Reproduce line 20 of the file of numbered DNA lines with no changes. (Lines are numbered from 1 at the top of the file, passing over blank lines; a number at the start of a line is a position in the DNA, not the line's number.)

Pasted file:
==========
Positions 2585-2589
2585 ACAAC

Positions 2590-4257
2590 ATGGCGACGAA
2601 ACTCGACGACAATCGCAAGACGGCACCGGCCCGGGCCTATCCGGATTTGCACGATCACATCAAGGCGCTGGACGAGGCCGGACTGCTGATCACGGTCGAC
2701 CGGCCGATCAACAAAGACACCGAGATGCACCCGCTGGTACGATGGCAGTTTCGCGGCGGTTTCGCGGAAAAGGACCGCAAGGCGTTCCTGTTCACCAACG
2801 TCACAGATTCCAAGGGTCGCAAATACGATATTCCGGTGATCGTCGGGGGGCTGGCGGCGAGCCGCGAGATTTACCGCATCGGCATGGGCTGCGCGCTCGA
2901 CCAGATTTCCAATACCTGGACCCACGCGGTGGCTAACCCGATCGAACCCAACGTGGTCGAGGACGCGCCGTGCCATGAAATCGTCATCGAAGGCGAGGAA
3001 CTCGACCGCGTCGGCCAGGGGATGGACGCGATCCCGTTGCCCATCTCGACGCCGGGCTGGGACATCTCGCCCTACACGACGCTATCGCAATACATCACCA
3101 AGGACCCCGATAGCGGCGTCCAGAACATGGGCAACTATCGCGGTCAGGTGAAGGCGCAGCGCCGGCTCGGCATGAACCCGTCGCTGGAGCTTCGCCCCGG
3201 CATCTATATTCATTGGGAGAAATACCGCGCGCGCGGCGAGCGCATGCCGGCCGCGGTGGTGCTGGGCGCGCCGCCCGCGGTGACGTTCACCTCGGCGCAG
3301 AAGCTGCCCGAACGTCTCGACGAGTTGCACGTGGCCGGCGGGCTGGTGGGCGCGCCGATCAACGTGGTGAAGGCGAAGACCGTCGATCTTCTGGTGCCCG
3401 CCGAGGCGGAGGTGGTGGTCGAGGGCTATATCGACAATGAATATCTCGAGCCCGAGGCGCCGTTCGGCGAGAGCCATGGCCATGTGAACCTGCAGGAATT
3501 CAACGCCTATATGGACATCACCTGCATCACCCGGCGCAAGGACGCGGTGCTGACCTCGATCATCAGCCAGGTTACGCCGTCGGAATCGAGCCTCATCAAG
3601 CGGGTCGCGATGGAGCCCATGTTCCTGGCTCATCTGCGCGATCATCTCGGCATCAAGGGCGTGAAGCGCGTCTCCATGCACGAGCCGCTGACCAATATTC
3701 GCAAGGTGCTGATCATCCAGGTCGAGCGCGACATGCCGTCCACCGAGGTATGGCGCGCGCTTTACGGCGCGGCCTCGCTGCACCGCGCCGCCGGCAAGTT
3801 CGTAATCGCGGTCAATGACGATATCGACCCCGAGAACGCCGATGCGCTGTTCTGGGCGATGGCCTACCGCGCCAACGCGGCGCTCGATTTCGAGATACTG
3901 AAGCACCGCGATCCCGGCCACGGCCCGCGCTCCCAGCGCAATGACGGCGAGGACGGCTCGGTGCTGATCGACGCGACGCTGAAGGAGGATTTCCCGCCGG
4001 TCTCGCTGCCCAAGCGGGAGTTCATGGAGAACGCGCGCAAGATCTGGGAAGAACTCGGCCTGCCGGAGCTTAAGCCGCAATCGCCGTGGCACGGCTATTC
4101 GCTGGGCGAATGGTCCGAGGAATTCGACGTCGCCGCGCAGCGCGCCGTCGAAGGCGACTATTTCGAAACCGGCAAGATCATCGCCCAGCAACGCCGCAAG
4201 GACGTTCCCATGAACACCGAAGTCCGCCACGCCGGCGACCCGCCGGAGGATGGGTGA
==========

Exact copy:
4101 GCTGGGCGAATGGTCCGAGGAATTCGACGTCGCCGCGCAGCGCGCCGTCGAAGGCGACTATTTCGAAACCGGCAAGATCATCGCCCAGCAACGCCGCAAG